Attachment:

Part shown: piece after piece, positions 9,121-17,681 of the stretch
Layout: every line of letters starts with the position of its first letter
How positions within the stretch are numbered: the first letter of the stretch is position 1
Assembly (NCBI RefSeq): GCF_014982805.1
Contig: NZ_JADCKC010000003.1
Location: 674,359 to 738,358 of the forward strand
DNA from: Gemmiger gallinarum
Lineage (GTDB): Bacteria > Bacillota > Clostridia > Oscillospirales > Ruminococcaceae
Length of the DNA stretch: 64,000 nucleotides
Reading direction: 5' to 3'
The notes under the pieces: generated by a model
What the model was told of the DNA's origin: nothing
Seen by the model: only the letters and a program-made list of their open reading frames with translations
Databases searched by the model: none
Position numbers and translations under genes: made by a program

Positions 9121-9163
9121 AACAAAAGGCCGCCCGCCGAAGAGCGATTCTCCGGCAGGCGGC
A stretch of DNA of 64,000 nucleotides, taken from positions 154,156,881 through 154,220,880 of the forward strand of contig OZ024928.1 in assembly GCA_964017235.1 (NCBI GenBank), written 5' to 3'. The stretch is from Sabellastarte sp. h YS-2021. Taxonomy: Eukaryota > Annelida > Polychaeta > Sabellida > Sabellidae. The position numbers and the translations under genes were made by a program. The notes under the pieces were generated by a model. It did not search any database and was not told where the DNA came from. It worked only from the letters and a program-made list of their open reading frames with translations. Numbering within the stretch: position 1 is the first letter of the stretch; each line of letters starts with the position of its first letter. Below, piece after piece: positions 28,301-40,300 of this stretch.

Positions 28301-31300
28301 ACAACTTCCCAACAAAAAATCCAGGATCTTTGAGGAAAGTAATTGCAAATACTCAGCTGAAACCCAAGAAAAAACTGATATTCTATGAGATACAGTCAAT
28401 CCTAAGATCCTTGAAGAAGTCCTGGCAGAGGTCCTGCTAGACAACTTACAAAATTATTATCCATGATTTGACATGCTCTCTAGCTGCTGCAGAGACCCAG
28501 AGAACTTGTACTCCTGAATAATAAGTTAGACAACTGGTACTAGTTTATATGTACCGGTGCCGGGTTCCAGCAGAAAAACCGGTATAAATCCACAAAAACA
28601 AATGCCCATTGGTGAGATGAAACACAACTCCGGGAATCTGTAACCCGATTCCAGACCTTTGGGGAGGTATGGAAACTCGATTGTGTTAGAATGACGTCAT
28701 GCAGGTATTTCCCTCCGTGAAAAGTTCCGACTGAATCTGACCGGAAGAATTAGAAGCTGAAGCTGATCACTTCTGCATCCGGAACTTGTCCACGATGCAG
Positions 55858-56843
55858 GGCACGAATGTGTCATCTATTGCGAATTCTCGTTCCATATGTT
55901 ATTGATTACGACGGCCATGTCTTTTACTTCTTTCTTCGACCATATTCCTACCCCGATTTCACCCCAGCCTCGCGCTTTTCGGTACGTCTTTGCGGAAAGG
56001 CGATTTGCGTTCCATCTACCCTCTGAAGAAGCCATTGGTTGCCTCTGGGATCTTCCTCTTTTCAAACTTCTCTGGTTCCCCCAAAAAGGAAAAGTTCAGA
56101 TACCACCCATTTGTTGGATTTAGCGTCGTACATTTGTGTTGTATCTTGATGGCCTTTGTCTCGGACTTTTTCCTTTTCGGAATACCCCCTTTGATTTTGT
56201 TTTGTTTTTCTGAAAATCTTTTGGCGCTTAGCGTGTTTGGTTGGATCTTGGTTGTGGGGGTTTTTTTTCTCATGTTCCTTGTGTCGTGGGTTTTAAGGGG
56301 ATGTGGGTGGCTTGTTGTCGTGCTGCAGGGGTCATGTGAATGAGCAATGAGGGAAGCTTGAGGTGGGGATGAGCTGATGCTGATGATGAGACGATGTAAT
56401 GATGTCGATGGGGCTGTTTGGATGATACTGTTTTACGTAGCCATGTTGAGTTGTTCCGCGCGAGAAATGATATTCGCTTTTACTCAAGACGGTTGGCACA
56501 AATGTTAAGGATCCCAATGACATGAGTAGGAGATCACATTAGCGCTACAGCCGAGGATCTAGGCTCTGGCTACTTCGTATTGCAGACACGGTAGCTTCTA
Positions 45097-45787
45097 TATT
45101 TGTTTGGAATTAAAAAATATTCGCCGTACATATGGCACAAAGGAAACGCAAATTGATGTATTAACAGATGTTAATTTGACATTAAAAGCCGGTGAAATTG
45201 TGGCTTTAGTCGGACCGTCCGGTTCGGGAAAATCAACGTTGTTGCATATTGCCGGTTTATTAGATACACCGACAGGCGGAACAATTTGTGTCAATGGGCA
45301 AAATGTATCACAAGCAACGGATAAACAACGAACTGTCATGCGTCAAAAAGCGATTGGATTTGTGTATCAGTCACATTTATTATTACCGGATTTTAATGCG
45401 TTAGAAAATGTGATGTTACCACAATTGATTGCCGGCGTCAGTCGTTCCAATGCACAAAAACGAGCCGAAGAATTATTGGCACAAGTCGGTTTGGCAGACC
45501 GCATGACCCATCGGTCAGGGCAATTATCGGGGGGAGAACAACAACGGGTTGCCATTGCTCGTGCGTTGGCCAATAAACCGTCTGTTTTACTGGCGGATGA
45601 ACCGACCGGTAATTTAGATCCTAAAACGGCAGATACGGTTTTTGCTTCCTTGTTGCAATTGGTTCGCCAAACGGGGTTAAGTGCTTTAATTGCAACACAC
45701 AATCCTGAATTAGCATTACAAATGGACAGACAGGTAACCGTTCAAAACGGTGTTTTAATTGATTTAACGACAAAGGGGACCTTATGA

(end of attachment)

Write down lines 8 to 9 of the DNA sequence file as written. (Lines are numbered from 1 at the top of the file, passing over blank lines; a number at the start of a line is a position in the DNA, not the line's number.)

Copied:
Lineage (GTDB): Bacteria > Bacillota > Clostridia > Oscillospirales > Ruminococcaceae
Length of the DNA stretch: 64,000 nucleotides